Asm.js JavaScript subset picks up the pace against C/C++

Mozilla-backed Asm.js narrows the performance gap with C/C++, cutting the speed advantage in half

Asm.js, a Mozilla-driven subset of JavaScript geared toward improving Web application performance and extending the Web to C and C++ applications, is catching up to native C/C++code, Mozilla said.

With Asm.js, developers get a JavaScript subset that can be used as a low-level, efficient target language for compilers. While native C/C++ code still outperforms Asm.js, the performance gap keeps narrowing, Mozilla said in a just-released blog. Asm.js was three times slower than C/C++in February and two times slower around June, but the gap has narrowed to 1.5 times or better. Mozilla has implemented Asm.js in its Emscripten compiler and SpiderMonkey JavaScript engine.

Mozilla attributes performance improvements to float32 optimizations, which offer benefits like fewer CPU cycles since they need less precision, but the company is not yet recommending building with float32 optimizations. "Emscripten disables float32 opts by default, and they are not recommended yet because they rely on Math.fround support in JS engines. Math.fround is part of ES6 (ECMAscript), the upcoming version of JavaScript and is supported in Firefox and Safari but not in other browsers yet," said Alon Zakai, a research team member at Mozilla. "Emscripten doesn't want to do something that is faster in one browser but slower in another since it cares about running well in all browsers, so for now it is off by default."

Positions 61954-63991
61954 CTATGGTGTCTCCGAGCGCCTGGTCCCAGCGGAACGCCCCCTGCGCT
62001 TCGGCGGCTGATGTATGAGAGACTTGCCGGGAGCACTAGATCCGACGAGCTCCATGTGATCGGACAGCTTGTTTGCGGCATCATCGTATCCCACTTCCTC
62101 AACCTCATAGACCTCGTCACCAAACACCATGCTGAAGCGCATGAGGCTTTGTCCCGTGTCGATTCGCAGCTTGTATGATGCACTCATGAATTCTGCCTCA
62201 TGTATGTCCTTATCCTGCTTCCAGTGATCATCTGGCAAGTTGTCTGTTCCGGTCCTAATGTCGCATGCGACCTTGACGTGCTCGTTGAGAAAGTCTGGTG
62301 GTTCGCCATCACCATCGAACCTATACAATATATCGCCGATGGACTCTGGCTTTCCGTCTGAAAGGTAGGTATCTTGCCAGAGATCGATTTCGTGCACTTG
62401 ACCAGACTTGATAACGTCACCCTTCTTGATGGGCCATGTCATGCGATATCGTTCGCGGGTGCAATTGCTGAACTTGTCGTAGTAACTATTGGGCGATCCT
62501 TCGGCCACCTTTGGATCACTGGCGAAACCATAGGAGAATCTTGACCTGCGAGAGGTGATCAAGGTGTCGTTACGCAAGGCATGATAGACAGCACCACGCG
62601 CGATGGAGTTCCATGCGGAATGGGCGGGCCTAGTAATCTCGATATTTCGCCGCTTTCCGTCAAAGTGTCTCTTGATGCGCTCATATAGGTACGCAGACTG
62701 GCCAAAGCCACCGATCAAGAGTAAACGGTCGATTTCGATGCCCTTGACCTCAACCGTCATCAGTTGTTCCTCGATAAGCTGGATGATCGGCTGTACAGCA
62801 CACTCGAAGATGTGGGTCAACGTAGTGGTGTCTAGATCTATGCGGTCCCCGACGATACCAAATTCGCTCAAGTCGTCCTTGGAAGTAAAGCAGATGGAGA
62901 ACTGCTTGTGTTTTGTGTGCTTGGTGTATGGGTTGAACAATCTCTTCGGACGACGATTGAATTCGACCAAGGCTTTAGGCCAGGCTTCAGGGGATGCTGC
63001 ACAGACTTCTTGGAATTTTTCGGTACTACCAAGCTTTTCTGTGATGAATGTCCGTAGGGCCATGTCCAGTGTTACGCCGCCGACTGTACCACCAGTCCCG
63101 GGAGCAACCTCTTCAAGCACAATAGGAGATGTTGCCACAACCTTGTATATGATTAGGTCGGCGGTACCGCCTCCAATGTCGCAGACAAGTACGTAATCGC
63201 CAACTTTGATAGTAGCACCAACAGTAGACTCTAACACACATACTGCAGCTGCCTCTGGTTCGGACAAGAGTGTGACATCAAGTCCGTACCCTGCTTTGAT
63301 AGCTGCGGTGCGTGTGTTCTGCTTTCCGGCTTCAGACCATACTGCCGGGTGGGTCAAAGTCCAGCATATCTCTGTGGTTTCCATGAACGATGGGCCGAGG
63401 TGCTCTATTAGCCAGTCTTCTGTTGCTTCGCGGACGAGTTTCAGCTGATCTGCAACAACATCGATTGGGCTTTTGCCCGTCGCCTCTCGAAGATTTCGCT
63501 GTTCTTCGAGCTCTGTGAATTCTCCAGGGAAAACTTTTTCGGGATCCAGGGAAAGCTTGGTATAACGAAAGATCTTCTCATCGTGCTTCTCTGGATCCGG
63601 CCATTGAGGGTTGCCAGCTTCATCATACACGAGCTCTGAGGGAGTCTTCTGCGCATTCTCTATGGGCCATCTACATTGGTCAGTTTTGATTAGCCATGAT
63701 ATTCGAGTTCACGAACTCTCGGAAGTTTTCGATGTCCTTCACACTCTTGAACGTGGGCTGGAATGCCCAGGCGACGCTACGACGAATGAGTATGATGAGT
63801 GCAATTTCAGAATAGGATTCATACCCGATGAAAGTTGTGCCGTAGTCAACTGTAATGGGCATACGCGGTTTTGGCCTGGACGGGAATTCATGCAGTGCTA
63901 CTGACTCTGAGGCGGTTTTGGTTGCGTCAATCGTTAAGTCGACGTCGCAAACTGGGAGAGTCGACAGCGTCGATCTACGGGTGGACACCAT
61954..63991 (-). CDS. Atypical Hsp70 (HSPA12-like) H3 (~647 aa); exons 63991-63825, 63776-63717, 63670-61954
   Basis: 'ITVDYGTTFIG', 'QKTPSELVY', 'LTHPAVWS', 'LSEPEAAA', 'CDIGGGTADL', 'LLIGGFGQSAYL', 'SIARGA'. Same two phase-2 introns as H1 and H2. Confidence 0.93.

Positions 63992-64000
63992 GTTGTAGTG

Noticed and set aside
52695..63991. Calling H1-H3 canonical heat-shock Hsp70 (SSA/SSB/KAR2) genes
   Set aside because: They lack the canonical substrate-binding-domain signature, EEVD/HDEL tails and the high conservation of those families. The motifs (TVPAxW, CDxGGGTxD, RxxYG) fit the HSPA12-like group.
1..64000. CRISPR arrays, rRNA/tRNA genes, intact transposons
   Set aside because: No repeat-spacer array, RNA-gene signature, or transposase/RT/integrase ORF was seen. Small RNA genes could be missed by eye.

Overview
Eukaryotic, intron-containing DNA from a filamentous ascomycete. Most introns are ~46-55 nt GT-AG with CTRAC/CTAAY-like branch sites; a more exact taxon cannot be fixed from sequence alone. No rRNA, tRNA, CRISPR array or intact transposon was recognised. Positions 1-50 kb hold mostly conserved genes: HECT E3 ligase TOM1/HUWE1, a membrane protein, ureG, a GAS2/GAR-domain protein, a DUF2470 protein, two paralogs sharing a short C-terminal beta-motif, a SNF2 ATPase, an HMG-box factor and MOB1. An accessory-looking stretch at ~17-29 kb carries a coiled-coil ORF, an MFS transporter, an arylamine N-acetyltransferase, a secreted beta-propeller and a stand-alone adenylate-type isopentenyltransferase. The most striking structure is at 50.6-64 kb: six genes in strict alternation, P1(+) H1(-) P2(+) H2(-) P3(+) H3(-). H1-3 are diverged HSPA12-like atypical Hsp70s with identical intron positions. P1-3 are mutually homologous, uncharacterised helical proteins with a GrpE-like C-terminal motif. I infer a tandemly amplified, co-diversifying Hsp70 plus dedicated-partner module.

The Asm.js sublanguage describes a safe virtual machine for "memory-unsafe" languages like C or C++. The Asm.js specification document stipulates that a candidate draft is being developed for a version 1.0 of the specification. SpiderMonkey serves an implementation of the draft. JavaScript is partnered with HTML5 and Cascading Style Sheets as part of Web development. But a recent survey of Appcelerator developer tools users found interest in HTML5 slipping.

This story, "Asm.js JavaScript subset picks up the pace against C/C++," was originally published at InfoWorld.com. Get the first word on what the important tech news really means with the InfoWorld Tech Watch blog. For the latest developments in business technology news, follow InfoWorld.com on Twitter.

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